Three hundred and seventy odd numbered patients referred to the restorative clinic of the University Nigeria of Teaching Hospital (UNTH) for placement or replacement of 450 restorations over a 9 months period (October 2, 2007 to June 30, 2008) were recruited in the cross sectional randomized clinical study. The inclusion criteria were 18 years old and above odd numbered patients who attended the clinic within the study period and who wished to participate or who possessed the desired variables. Excluded were those with limited mouth opening (poor access) or acute intra oral infection.
The information recorded in the data sheet (Table 1) include age and gender of the patient, class of cavity preparation, type of restorative material used, as well as reasons for initial placements. Others are class and reasons for replaced restoration due to secondary caries and the age of restoration.
The examination was done by two experienced dentists, using naked eye, sharp explorer and mouth mirror. Each restoration was examined independently by the dentists under a dental unit light illumination, whilst dry field was provided by cotton rolls. Earlier, the examiners had joint session on scoring criteria. Cases of suspected secondary caries were confirmed with bitewing film (E-speed, Agfa, Belgium), using a dental X-Ray unit (Athos, Italy). Detectable penetration of the underlying dentine, with an explorer is a hallmark of secondary caries. The resulting 10% inter-examiner discrepancy resolved after a joint review.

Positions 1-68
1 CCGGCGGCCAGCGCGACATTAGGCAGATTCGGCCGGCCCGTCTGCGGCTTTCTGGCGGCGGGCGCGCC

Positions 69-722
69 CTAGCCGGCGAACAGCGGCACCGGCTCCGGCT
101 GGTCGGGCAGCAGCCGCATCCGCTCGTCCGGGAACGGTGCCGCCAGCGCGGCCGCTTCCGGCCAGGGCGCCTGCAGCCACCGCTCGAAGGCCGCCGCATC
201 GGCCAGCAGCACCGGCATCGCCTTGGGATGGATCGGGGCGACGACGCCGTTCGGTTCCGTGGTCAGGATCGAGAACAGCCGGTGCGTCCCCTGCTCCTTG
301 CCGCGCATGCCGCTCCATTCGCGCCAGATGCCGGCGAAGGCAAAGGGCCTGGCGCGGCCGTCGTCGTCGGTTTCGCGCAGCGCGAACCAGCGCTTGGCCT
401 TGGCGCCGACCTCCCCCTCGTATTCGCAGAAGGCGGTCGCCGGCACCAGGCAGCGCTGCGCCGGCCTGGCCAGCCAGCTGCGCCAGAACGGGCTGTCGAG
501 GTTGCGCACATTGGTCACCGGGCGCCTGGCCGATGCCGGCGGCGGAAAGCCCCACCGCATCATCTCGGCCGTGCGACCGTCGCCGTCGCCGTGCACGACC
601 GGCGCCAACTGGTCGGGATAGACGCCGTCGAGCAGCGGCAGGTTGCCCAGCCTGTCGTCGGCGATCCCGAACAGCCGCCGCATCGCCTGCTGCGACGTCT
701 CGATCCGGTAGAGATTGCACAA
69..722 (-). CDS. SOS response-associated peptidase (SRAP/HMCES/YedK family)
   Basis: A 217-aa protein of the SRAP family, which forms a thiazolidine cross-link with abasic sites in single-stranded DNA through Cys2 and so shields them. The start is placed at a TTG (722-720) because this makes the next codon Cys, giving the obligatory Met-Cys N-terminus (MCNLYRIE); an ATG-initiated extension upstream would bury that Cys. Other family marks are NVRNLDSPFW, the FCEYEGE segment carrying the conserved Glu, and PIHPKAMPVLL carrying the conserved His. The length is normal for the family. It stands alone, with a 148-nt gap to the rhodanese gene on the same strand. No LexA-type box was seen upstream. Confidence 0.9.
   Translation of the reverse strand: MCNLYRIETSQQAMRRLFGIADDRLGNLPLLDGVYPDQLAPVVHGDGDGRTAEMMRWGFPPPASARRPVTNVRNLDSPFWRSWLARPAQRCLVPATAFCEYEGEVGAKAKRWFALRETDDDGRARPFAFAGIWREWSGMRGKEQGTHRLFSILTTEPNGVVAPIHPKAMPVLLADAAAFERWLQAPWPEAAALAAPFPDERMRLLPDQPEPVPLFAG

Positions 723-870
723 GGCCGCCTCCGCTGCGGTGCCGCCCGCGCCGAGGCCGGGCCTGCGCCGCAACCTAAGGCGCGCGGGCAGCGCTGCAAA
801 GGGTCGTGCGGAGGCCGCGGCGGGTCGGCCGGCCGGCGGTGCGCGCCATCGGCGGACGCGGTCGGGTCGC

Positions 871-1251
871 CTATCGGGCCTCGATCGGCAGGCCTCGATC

Four hundred and fifty restorations (324 or 72% initial and 126 or 28% replacement restorations) were done on 370 patients (152 or 41.1% makes and 218 or 58.9% females) over 9 months period, resulting in 2.3 restorations per day and 1.2 restorations per patient. The age range and mean age of the population were 18-77 years and 34.78
The commonest reason for initial restoration was primary caries (158 or 35.1%), followed by non-carious cervical lesion, NCCL (97 or 21%). Initial placement occurred most commonly in the 21-30 year age band (97 or 30%), followed by the 31-40 year band (78 or 24%) (Table 2).
Secondary caries (65 or 51.6%) accounted for over half of all replacements, followed by pain/sensitivity and lost restorations (20 or 15.9%) and discolorations (17 or 13.5%). Tooth fracture (8 or 6.3%) accounted least for all replacements (Table 3).
Replacement restorations due to secondary caries occurred most often in class II preparations (32 or 49%), followed by class I (16 or 25%). (Table 4).
Amalgam was the most durable material in all types of teeth over all alternatives (7.5 years for molars, and 9 years for premolars), while GIC was replaced earliest in all types of teeth (3 years for molars, 2.5 years for premolars and 3.5 years for anterior) (Table 5), while type of restorative materials used by class of cavity is shown in Table 6.
As with most researches, the sample in the current study may not be a true representative of the entire Nigeria. However, the size is reasonable enough to inspire confidence in the result. Furthermore, the examiners went through no formal calibration other than a joint session on scoring criteria, whose interpretation is prone to subjectivity.